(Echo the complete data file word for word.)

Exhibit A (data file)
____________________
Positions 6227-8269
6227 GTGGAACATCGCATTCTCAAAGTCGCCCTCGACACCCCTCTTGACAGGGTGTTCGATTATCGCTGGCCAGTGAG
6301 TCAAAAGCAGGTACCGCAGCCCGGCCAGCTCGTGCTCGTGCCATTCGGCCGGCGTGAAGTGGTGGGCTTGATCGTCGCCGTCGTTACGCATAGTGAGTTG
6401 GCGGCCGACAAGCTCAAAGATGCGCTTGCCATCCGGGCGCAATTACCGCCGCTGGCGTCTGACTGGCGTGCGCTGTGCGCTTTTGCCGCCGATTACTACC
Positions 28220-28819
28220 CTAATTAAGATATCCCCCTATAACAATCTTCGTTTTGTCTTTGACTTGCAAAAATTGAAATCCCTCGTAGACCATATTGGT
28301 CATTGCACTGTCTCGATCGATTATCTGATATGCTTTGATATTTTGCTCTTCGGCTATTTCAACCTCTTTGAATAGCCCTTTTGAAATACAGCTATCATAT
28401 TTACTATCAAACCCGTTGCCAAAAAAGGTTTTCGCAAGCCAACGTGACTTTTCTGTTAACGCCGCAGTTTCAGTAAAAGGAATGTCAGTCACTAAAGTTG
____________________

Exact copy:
Positions 6227-8269
6227 GTGGAACATCGCATTCTCAAAGTCGCCCTCGACACCCCTCTTGACAGGGTGTTCGATTATCGCTGGCCAGTGAG
6301 TCAAAAGCAGGTACCGCAGCCCGGCCAGCTCGTGCTCGTGCCATTCGGCCGGCGTGAAGTGGTGGGCTTGATCGTCGCCGTCGTTACGCATAGTGAGTTG
6401 GCGGCCGACAAGCTCAAAGATGCGCTTGCCATCCGGGCGCAATTACCGCCGCTGGCGTCTGACTGGCGTGCGCTGTGCGCTTTTGCCGCCGATTACTACC
Positions 28220-28819
28220 CTAATTAAGATATCCCCCTATAACAATCTTCGTTTTGTCTTTGACTTGCAAAAATTGAAATCCCTCGTAGACCATATTGGT
28301 CATTGCACTGTCTCGATCGATTATCTGATATGCTTTGATATTTTGCTCTTCGGCTATTTCAACCTCTTTGAATAGCCCTTTTGAAATACAGCTATCATAT
28401 TTACTATCAAACCCGTTGCCAAAAAAGGTTTTCGCAAGCCAACGTGACTTTTCTGTTAACGCCGCAGTTTCAGTAAAAGGAATGTCAGTCACTAAAGTTG